A specific assessment for testing readiness skills is lacking for children entering kindergarten. This study investigates the influence of early education programs on school readiness and differences between male and female school readiness screening scores upon students' entrance into kindergarten. The study uses 321 school readiness screening scores of students in grades kindergarten through 12th grade from a rural school district with the population of approximately 540 students located in Southwest Missouri.
A causal-comparative study was performed on the data compiled from student records. An unpaired t-test using a two-tailed P-value hypothesis test revealed there is a significant difference between the school readiness screening scores of the kindergarten students who participated in any type of early childhood education program and the kindergarten students who did not participate in any type of early childhood education program. The null hypothesis was rejected. Most research shows that high quality early childhood education promotes academic success for children. This portion of the study supported the research of previous studies regarding early childhood education.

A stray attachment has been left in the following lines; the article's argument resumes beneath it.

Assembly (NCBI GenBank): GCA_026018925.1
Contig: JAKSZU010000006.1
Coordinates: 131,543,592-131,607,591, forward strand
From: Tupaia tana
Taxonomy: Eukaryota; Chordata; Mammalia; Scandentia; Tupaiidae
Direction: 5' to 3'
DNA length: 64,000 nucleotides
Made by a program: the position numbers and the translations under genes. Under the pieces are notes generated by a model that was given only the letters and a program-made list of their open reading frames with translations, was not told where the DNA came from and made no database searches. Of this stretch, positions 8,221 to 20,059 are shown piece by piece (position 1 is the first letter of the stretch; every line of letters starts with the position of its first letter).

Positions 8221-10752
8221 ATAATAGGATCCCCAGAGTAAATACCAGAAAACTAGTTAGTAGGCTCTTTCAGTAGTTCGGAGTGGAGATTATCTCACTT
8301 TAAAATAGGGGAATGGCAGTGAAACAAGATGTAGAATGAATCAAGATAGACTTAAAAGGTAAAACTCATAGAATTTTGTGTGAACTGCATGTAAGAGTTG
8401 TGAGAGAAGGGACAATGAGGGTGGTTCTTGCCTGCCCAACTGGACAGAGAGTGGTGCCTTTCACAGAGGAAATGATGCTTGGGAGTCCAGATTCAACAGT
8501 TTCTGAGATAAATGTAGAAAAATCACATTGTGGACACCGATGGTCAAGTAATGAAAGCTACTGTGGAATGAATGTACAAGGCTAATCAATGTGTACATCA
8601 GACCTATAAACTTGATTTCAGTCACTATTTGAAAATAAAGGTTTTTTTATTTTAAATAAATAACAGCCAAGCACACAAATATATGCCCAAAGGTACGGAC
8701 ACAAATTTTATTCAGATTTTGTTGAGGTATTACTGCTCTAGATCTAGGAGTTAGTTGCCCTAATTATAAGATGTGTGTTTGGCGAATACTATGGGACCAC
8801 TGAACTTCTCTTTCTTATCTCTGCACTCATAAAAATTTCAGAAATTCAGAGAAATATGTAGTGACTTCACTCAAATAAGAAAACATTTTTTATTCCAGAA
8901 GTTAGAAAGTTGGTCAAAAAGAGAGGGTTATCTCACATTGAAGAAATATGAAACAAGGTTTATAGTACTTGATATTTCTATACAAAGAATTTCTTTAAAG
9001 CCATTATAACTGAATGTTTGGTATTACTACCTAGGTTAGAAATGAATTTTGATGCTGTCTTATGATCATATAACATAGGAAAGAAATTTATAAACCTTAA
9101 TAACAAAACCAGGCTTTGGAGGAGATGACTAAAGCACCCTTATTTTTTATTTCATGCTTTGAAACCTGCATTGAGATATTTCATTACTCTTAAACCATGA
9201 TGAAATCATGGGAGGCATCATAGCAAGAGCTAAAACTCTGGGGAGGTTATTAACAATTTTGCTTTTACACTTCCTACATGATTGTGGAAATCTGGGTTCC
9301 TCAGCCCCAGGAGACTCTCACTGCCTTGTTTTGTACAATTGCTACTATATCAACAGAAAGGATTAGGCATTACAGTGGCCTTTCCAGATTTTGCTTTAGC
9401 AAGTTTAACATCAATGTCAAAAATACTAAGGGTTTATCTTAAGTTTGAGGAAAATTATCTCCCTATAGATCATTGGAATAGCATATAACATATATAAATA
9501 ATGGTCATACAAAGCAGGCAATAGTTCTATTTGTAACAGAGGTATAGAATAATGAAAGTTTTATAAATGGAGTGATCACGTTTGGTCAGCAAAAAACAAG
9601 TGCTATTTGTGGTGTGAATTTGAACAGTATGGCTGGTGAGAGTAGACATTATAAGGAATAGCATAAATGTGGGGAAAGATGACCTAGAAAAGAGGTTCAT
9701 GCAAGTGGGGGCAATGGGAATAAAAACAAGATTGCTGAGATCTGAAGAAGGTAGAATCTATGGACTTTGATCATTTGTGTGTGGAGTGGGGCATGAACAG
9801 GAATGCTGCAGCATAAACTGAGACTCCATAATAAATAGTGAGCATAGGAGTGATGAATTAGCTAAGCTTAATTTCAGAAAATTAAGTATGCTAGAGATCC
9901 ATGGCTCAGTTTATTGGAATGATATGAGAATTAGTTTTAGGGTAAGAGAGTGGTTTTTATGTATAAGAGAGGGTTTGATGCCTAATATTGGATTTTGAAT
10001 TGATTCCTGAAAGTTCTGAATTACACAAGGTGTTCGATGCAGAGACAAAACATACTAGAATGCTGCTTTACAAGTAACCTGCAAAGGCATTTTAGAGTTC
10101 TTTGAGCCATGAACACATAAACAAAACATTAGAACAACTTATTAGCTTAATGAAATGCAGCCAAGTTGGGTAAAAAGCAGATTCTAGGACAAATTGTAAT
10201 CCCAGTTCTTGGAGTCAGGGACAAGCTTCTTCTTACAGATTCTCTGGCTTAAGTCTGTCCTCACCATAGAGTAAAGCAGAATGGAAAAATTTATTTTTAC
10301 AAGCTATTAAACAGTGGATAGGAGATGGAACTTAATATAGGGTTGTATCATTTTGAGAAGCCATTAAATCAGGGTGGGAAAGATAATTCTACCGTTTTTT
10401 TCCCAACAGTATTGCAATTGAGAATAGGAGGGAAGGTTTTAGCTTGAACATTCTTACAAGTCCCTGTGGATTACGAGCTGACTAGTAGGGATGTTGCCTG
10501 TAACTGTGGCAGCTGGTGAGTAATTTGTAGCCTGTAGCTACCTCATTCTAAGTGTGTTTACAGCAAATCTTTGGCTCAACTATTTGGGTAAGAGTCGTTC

An unpaired t-test using a two tailed P-value hypothesis test revealed there was a no significant difference between the school readiness screening scores of the kindergarten female and male students upon their entrance into kindergarten. The null hypothesis was accepted. Most research in the area of gender leads to a difference in male and female achievement. This portion of the study did not reveal the same findings.
|Commitee:||Cooper, Dennis, Neeley, Howard|
|School Location:||United States -- Missouri|
|Source:||DAI-A 71/02, Dissertation Abstracts International|
|Subjects:||Early childhood education, Elementary education|
|Keywords:||Early childhood, Kindergarten readiness, School readiness|
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